Secondary education began with grade nine (usually at age fourteen), and ended with grade twelve. Secondary schools offered four-year general education programs or four-year vocational and professional programs, including industrial, agricultural, pedagogic, trade, arts, and health tracks, among others. Some programs lasted only two years.

The term of study in the institutes of higher education lasted three to five years, and tuition was also free at this level. Provision was made to expand higher education by increasing the number of full-time students, setting up new branches in places where there were no post-secondary institutes, and organizing specialized courses in which those who had completed higher education would be trained to become highly qualified technical and scientific cadres. All full-time graduate students had to serve a probationary period of nine months in industrial production and three months in military training, in addition to the prescribed military training in school.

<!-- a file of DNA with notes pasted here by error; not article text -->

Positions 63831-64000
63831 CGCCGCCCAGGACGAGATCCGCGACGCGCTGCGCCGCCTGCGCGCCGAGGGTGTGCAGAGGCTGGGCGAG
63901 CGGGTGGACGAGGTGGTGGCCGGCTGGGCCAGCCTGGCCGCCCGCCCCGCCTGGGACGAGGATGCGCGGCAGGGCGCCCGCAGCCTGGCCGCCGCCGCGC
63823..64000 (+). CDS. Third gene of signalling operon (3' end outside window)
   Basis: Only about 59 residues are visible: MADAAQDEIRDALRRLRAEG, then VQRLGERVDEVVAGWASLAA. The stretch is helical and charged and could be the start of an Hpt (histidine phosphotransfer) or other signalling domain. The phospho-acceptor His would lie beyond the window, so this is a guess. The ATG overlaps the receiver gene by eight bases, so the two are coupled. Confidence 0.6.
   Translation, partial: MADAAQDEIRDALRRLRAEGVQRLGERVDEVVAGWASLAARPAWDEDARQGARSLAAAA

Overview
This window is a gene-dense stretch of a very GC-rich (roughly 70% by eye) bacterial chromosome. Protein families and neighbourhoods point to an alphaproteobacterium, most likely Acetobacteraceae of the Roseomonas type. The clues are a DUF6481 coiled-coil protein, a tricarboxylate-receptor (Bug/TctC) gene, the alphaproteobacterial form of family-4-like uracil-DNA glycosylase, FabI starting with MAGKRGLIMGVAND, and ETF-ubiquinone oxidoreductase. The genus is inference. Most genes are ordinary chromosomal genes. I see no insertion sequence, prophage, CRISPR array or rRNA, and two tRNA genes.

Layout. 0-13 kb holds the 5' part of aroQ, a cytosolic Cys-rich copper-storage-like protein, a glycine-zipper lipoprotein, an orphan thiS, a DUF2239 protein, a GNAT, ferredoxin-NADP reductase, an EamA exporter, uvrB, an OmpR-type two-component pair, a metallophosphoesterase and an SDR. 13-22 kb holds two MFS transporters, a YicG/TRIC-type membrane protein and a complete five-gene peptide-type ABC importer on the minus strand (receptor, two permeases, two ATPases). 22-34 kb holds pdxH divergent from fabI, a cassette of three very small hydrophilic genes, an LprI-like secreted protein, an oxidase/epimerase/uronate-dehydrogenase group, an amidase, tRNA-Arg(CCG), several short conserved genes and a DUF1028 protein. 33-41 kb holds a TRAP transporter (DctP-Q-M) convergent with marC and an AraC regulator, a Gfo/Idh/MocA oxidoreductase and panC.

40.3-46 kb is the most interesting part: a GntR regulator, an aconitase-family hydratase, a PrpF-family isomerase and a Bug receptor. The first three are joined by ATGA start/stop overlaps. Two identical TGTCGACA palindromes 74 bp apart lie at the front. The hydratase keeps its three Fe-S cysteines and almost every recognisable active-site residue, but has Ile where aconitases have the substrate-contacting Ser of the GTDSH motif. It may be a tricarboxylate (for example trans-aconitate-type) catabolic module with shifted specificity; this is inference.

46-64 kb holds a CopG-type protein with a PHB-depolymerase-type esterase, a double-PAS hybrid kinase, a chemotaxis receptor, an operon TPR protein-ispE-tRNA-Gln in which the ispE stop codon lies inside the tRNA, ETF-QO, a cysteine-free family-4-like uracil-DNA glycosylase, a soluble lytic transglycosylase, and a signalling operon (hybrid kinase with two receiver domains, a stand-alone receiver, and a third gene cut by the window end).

Adult education was provided in the same sequence as fulltime schooling for younger students, with two exceptions. First, the eight-year general education segment was noncompulsory, and was compressed into a six-year program that allowed for completion of the first four grades in two years. Second, those who wanted to proceed to higher institutes after completing secondary school had to devote one year to preparatory study instead of engaging in production work, as full-time students did.